Chinese participation in infrastructure development is the cause of some controversy in Africa, as Chinese firms are widely perceived to be bringing their own workers. Moreover, increased trade with China is, in some ways, a double-edged sword for African countries when it comes to imports. On the one hand, it makes relatively affordable goods available, which clearly benefits African consumers. On the other hand, Chinese manufacturers tend not to establish many links with local firms, preferring instead to turn to reliable and cost-competitive established suppliers back in China. Moreover, as Lamido Sanusi, governor of the Central Bank of Nigeria, complained in a recent Financial Times op-ed, “China takes our primary goods and sells us manufactured ones… It is a significant contributor to Africa’s deindustrialization and underdevelopment.”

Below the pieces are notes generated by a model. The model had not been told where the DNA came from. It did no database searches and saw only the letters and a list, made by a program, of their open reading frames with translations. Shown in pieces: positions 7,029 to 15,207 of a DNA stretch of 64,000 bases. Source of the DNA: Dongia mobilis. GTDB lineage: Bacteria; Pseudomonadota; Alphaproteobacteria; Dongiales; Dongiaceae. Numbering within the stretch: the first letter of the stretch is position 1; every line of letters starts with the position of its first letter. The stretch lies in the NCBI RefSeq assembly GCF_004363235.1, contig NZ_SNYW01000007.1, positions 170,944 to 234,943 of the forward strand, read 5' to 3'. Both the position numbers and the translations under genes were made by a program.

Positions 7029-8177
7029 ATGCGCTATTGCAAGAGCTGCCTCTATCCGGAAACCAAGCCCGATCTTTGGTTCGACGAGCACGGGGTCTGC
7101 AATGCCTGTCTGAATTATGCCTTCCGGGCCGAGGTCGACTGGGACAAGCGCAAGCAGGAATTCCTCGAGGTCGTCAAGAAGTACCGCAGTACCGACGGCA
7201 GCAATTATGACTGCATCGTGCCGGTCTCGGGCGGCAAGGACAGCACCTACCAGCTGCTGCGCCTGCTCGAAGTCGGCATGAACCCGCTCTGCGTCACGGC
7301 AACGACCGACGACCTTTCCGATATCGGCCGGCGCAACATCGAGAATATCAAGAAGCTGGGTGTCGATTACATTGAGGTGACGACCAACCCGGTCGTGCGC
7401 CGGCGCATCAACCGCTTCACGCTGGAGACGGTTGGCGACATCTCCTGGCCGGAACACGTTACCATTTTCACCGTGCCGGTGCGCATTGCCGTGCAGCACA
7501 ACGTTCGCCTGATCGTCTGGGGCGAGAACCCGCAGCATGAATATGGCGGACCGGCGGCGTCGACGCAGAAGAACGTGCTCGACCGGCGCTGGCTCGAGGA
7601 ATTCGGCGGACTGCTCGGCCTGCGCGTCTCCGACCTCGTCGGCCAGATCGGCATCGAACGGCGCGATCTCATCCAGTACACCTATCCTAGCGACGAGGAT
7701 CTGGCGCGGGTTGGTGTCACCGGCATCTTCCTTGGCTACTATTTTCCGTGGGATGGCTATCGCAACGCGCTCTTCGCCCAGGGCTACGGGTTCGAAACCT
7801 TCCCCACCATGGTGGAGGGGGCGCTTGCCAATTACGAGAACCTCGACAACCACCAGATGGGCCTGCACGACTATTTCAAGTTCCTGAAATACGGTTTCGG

Paralleling China’s growing investment in Africa are its expanding political and security interests. If Africa’s abundant natural resources are critical for maintaining China’s “peaceful rise” (heping jueqi) in the world, then certainly African states, which together constitute the largest regional bloc in many international organizations, are just as integral to Beijing’s long-term grand strategy of promoting its version of “democracy in international relations” (guoji guanzi minzhuhua)—that is, a more multipolar political and economic global order.